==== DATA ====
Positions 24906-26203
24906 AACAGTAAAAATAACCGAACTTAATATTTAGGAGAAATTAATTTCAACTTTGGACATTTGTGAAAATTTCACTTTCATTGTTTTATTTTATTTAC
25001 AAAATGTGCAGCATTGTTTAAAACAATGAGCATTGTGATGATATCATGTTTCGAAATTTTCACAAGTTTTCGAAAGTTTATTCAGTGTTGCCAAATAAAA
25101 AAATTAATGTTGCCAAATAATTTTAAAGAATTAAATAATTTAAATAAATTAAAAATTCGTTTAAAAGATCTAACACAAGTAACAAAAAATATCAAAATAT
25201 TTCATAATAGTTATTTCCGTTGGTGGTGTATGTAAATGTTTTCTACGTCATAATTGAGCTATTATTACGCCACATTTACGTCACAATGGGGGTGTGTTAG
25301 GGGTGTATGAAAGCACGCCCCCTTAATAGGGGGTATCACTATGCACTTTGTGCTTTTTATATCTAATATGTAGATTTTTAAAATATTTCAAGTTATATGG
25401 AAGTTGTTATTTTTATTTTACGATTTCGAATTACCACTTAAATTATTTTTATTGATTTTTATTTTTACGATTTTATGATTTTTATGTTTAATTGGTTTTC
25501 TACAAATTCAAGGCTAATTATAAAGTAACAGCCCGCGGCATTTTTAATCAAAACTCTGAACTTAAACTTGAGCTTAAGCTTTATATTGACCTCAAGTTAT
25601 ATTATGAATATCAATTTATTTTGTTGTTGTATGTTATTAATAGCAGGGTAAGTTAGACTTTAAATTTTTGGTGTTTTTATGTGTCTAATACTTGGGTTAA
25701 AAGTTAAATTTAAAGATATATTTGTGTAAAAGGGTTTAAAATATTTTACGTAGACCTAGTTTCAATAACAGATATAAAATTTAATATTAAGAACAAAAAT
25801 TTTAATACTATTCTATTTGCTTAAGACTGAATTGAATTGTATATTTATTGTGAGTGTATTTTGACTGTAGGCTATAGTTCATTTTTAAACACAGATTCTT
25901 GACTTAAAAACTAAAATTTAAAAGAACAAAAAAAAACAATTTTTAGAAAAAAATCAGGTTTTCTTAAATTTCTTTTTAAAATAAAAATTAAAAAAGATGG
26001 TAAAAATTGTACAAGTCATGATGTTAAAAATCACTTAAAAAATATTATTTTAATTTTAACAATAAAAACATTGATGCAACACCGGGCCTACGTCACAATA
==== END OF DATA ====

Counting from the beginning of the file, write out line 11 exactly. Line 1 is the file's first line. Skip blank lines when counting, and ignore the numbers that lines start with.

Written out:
25801 TTTAATACTATTCTATTTGCTTAAGACTGAATTGAATTGTATATTTATTGTGAGTGTATTTTGACTGTAGGCTATAGTTCATTTTTAAACACAGATTCTT